Interview with member Terese Molin
Updated: Jun 29
photo: Sarah Meurle
Describe your art practice and your family dynamics:
I weave abstract landscapes where the colour is central and significant. I am studying the master's program in textile art at HDK-Valand and am currently on parental leave because I had a child in December.
In November, I will continue my studies and then graduate in June 2023.
Tell us a little more about how you developed your practise:
I learned to weave during the first year of the bachelor's program in textile art at HDK-Valand. Before that, I painted, in some form, extended painting. In addition to the colour, I used plaster, concrete, yarn and fabric. I was interested in colour, contrasts, and depth in the surface of abstract images. I applied for textile art because I felt an attraction towards weaving, and when I was introduced to it, I knew I had found my thing.
I fell in love with the technique and the textile material. The structure of weaving suited me very well. I realised that I not only have pictures and colours inside me that I want to materialise, but that I am in many ways a craftswoman.
The craft of weaving has been a constant engine and, which I think, has made me continue to work artistically, despite the setbacks.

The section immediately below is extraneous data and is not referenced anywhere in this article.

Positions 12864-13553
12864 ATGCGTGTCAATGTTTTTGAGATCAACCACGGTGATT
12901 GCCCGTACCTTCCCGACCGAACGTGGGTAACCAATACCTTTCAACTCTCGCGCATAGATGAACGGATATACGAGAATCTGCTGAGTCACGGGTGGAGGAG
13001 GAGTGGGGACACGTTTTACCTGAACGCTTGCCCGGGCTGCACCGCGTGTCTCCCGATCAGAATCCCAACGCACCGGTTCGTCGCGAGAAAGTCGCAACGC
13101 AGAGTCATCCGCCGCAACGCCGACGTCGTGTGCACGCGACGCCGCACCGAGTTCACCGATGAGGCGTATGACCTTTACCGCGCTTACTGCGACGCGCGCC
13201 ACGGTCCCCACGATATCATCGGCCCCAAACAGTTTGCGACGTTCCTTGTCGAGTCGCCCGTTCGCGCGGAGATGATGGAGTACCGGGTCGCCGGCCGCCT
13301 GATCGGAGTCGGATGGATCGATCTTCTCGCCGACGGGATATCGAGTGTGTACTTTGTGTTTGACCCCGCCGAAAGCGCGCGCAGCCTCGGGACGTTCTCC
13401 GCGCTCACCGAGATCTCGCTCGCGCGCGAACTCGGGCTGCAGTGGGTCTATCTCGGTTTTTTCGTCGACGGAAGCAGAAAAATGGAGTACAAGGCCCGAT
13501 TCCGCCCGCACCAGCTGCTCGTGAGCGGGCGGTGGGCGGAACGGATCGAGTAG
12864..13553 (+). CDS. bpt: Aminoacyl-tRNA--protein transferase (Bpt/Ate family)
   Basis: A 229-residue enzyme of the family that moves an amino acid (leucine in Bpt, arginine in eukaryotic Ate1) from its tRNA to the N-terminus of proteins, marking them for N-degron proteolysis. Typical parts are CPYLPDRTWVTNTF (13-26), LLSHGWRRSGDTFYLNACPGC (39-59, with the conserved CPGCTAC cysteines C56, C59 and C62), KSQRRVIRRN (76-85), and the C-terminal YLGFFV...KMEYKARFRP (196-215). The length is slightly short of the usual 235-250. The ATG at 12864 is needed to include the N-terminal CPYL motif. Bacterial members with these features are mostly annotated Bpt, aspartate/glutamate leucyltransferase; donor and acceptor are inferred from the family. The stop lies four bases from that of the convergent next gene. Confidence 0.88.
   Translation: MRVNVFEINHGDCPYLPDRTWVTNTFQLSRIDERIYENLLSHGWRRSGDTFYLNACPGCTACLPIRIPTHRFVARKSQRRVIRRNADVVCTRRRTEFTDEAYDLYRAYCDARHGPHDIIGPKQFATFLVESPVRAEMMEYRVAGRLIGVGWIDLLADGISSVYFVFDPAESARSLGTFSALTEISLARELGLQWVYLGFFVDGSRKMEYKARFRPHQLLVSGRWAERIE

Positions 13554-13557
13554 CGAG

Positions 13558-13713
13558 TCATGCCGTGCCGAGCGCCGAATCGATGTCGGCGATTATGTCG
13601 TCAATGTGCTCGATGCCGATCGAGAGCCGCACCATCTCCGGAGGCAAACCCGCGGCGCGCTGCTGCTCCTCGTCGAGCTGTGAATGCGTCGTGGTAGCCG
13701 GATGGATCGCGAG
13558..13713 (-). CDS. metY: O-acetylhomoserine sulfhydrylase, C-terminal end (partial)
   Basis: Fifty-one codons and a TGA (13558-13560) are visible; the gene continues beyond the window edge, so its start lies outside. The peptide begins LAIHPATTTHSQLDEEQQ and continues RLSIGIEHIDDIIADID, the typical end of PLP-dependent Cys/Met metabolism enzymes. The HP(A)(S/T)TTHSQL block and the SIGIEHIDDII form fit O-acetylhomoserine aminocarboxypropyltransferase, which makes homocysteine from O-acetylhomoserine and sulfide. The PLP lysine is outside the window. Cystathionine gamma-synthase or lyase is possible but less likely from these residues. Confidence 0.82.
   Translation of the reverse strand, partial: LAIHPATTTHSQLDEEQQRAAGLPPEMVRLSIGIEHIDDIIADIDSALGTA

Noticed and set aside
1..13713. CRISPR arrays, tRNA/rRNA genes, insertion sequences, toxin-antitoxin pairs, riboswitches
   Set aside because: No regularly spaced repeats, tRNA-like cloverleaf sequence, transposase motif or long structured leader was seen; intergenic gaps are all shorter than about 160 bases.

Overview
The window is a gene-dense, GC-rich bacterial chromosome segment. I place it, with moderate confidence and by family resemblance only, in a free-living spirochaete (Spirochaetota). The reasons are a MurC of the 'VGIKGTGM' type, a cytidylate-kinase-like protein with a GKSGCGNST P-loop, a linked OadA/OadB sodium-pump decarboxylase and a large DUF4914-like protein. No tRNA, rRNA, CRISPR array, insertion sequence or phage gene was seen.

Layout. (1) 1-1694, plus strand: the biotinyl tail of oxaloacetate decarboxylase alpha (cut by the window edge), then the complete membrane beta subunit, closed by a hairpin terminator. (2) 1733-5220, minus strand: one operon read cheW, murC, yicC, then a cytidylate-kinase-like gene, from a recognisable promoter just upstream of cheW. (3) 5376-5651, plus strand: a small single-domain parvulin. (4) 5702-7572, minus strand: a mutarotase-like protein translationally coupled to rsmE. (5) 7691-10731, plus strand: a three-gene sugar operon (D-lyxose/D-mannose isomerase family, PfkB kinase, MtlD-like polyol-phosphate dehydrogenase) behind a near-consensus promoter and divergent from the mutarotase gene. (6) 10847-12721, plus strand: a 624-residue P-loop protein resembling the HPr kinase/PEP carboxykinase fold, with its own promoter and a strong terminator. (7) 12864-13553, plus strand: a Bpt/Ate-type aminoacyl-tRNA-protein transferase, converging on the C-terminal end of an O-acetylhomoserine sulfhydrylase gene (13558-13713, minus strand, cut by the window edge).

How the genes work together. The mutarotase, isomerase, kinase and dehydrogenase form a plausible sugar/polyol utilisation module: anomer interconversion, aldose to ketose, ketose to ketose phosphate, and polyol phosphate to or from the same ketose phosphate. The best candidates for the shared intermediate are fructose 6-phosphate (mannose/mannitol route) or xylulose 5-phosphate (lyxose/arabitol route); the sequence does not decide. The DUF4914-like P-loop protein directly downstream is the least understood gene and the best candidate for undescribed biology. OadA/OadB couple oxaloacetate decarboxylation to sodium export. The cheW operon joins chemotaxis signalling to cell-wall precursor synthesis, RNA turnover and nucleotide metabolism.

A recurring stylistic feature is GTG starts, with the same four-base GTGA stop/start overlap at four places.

Since I started weaving in 2015, I have explored how I can work with colour and light when warp and weft meet. Mostly I use simple bindings, and dye all the materials myself. I have continued painting because I, in some works, paint the warp with reactive textile paint. Another fascination I have is the gradient, which I weave using simple mathematical calculations.
I knew I wanted to have children and, thanks to the fact that several colleagues and fellow students had children during and immediately after their studies, I knew that I could do the same, that it does not have to be a problem to take a year off, for example, or that you have to establish yourself with a more stable income before you can or should have children.
You are based in:
How's you 2022?:
I am participating in some group exhibitions: "Spring exhibition" at Galleri Backlunds -22 spring, "Portrait of a place 2.0" at Not Quite this summer and "All TID Textil" at Tomelilla Konsthall this autumn. Otherwise, I will try not to work so much at all during my parental leave.